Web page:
The blade path is not exactly an ellipse, but for brevity, the
derivation of its exact path in terms of the variables in Figure 3
will be omitted. The magnitudes of the stoke length and orbit
are given by the following equations:
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
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
3 Copyright © 2011 by ASME
The physical implication of Eq. (1) and (2) is that by
adjusting the distance to the pivot point, W, and the magnitude
of the crank offset, R, the aspect ratio and scale of the elliptical
saw blade path are determined. For this experiment, an orbital
amplitude (magnitude of minor axis of ellipse) of 0.04 mm was
used.
Figure 4 DIAGRAM OF BLADE PATH FOR A SINGLE
TOOTH. (W=202.47 mm, L=200 mm, R=1.5 mm - Note that Y
is scaled at approximately 5x for visibility of the orbital
blade path).
Each tooth on the saw blade, however, is a different
distance from the crank, so L varies across the width of the
bone sample. The variation of L results in variation in orbital
amplitude for each saw blade tooth engaging the bone sample.
For example, for a bone sample width of 11 mm, the cutting
configuration in this study resulted in orbital amplitudes of 0.12
mm, 0.04 mm, and 0.05 mm at the base end, middle, and tip
end of the saw blade respectively.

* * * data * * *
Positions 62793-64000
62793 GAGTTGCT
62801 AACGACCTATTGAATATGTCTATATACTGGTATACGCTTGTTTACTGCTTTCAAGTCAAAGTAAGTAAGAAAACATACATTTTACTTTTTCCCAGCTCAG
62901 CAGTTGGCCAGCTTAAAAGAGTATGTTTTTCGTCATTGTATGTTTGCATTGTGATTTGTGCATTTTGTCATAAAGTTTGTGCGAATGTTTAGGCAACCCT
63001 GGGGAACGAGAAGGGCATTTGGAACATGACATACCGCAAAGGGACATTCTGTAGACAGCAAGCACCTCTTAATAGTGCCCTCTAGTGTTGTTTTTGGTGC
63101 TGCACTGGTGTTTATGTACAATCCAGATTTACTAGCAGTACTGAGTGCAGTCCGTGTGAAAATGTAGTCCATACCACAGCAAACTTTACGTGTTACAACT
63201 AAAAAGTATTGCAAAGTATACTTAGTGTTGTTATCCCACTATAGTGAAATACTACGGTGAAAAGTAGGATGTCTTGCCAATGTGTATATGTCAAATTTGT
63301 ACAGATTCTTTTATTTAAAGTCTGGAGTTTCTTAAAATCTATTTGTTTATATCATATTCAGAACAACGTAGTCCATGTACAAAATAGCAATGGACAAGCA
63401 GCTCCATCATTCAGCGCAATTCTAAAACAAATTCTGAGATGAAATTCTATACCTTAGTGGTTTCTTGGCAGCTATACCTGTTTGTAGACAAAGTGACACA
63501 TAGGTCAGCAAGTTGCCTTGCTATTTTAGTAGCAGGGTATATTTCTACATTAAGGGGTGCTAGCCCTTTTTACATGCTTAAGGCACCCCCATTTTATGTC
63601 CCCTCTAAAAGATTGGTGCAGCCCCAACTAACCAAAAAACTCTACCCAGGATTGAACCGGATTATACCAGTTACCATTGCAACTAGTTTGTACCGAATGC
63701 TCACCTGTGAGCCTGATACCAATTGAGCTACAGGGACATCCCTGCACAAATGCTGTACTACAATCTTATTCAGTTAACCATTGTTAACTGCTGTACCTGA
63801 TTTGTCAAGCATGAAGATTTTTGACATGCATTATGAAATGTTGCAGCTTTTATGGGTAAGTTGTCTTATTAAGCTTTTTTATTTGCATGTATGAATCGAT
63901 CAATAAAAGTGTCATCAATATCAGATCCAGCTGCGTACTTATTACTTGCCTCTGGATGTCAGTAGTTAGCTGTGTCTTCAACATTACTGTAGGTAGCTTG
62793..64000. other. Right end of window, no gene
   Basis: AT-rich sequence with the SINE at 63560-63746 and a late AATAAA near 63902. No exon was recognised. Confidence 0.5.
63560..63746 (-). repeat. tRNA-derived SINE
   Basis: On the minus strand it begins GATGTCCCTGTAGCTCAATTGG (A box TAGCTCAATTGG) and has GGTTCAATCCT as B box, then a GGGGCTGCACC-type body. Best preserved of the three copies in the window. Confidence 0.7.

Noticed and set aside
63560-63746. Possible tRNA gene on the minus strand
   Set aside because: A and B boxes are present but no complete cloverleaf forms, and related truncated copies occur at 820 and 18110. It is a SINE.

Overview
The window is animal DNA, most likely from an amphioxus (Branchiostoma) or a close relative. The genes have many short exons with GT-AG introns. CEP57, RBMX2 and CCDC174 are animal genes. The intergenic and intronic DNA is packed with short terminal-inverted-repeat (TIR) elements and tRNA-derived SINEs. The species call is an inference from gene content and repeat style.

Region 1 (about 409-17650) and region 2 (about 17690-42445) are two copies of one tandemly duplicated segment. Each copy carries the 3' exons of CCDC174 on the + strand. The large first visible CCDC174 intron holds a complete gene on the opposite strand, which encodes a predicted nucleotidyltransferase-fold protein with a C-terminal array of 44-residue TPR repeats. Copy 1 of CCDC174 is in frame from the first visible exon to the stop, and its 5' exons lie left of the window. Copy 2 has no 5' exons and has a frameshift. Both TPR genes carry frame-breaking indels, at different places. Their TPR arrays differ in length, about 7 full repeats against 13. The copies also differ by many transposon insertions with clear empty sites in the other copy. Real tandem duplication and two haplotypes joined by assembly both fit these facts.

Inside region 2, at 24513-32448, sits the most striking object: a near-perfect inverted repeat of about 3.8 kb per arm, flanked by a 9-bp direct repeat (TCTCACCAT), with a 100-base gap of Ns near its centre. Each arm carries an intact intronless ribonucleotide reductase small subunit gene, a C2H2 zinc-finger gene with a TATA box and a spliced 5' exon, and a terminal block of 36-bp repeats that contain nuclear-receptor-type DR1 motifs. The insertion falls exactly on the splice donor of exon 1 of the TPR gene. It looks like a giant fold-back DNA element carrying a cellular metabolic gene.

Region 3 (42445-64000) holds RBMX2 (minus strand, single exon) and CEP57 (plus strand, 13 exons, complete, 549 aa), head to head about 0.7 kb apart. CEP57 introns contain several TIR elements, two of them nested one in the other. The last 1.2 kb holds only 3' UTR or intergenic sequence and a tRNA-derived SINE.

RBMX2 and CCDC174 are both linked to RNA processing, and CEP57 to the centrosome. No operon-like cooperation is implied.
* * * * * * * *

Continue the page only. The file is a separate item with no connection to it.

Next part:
A 2 ¼ horsepower router motor (Porter Cable, Model 892,
Jackson, TN) was used to drive the crankshaft. The speed
control circuit was removed from the router so that a variable
transformer (Staco, Model SPN1510B, Staco Energy Products
Co., Dayton, OH ) could be used to manually control motor
speed from 0-20,000 rpm. The motor was oversized so that
reciprocating frequency could be held constant while under
load. The reciprocating saw mechanism is shown in Figure 5.
The reciprocating saw mechanism was fixed to one side of
a rigid rotating frame, as shown in Figure 6. A counterweight
was used to apply a fixed downward thrust force during sawing.
The variation in applied thrust force due to the angle of rotation
of the frame can be shown to be on the order of 0.1 N for the
angles of rotation used in this experiment. This variation is
smaller than the accuracy of the force gauge used, thus the
applied force was considered to be constant.
Figure 5 IMPORTANT FEATURES OF THE RECIPROCATING
SAWING MECHANISM. (1) DRIVE MOTOR, (2)
CRANKSHAFT, (3) CONNECTING ROD, (4) BLADE
Figure 6 CUTTING FIXTURE USED TO HOLD THE BONE
SAMPLE AND RECIPROCATING SAW.
EXPERIMENTAL PROCEDURE
Fresh adult bovine tibia were obtained from a local abattoir
and placed in a medical freezer at -20 degrees Celsius until time